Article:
Guest Post: Wrongly Incarcerated on Mother’s Day

(This guest post was written by my friend Susan Peterson – thank you for reading – H.C.)

On November 22, the Friday before Thanksgiving, I stumbled upon an article about my dear friend from high school, Dr. Patricia Esparza. It was unthinkable; Patricia was being incarcerated and charged with the murder of a man who raped her when she was 19 years old.  I spent the week writing to sexual assault advocacy groups, the media, friends and politicians—desperate to find anyone that could help. Five months and hundreds of calls, letters and pleas later, Patricia is still incarcerated.

Dr. Patricia Es

Dr. Patricia Esparza

On Sunday morning, I will fly to Los Angeles to visit Patricia in jail. When I booked the flight as a leg of a business trip to San Francisco, I had not realized I would be visiting Patricia on Mother’s Day. On the flight there, I will speak to myself firmly about not crying during our visit like I did last time. I will tell myself to stay strong and positive like Patricia; I don’t want her to comfort me from the other side of that thick pained glass again. Some days, the sadness I feel for Patricia’s separation from her 4 year old daughter and husband is unbearable. Some days, the anger I feel towards society for treating rape victims this way makes my head pound. Some days, I feel like I cannot do enough to help Patricia or to support a better culture for our little girls.

Patricia’s story is not about murder. Her story is about overcoming adversity, surviving abuse and rape, becoming a mother and a professor. When investigators re-opened a 1995 case involving the death of her accused rapist, Patricia told her story. She cooperated with law enforcement, and was told she was not a suspect. Now, however, she is charged with the murder of her attacker: a murder she did not commit. The very notion that Patricia is being charged with murder has baffled notable legal scholars, like Emily Blazelon of Slate Magazine.

It’s baffling for me because I have known Patricia since I was 15 and I know she is not capable of this charge. I met Patricia in 1991 as a new sophomore at New Hampshire Boarding School, Phillips Exeter Academy. During the three years we spent together in high school, Patricia exhibited tremendous work ethic and compassion. In high school, Patricia had an easy smile and made other people feel welcome. In school, Patricia would speak out if someone was being treated unfairly, being left out, or being teased; the student body respected her and treated her a bit like a “knowing elder.”   I was in often in awe of this maturity and integrity that my dear friend Patricia exhibited.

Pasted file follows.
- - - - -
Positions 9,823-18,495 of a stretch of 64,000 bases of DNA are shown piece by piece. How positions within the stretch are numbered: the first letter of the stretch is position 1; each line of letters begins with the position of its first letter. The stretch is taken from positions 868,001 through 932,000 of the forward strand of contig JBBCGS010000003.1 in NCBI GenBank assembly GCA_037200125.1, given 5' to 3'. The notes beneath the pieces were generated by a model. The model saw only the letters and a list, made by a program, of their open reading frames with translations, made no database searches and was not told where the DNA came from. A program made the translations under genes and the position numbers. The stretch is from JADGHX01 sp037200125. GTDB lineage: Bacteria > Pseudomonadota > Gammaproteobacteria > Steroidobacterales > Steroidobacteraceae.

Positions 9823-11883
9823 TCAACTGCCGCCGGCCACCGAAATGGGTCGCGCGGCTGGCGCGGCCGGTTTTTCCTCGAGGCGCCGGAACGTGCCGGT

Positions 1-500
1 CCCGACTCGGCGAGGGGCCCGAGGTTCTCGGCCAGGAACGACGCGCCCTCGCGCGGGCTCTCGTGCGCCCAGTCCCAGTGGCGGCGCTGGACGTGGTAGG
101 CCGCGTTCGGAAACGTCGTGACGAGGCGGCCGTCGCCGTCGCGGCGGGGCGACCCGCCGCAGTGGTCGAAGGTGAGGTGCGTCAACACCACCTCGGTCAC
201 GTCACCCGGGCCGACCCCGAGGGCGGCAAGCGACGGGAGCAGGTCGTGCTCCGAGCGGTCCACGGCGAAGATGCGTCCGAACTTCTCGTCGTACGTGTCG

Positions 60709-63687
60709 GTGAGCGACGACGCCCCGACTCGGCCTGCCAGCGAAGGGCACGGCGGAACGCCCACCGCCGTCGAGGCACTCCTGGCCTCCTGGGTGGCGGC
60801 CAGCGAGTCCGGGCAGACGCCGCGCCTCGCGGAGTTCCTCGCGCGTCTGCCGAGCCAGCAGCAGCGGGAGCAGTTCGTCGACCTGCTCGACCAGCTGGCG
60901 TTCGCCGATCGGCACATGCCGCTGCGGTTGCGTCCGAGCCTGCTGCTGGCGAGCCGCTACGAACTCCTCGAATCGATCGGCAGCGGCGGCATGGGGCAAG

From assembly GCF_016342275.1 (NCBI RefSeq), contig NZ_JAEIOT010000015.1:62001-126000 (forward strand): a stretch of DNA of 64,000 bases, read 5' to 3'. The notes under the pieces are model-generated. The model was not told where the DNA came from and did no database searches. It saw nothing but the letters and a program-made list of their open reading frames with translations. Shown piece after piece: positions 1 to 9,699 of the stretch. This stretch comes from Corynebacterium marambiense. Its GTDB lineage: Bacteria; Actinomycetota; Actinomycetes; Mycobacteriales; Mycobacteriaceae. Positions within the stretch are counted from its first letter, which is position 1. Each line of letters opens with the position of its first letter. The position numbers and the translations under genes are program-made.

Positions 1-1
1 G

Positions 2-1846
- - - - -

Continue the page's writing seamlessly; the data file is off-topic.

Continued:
In hindsight, I think I felt so comfortable with Patricia because I saw something familiar in her patient, calm demeanor. She possessed understanding and burdens far beyond her young age. She reminded me of my father, who grew up in the projects of New York, worked since the age of seven, and prioritized education as a way to make a better life for himself and his family. Like my father, Patricia grew up too fast and coped with too much.

Patricia was born in the farming village of El Taray, Mexico and immigrated to California as a small child. She flourished in the midst of gang violence, economic hardship that forced her mother to work long hours and a father who sexually abused her from age 5 to 12. Despite this, Patricia excelled academically and athletically. At 12, she received a merit scholarship to Phillips Exeter Academy and won a Los Angeles county cross country award.

As a parent now, I can begin to understand how heavy the weight of the adult world can be for a child. Children that withstand this weight can grow into adults that demonstrate calm tenacity. They are armed with unflappable exteriors; they have seen much worse. In the time I knew Patricia best, she straddled the line between child and adult in a way few fully understood.

I spend two hours almost every weeknight after my little girl and husband go to bed writing letters, tweets, and Facebook posts to raise awareness and raise funds for Patricia’s legal defense. I feel morally obligated to do so. I believe that if I do not stand up for Patricia and rape victims that my silence would be consent to society that treats women in this fashion.

If you would like to help, here are some ways to get involved:

Thank you for reading and caring about another woman and mother on this Mother’s Day.

3 thoughts on “Guest Post: Wrongly Incarcerated on Mother’s Day

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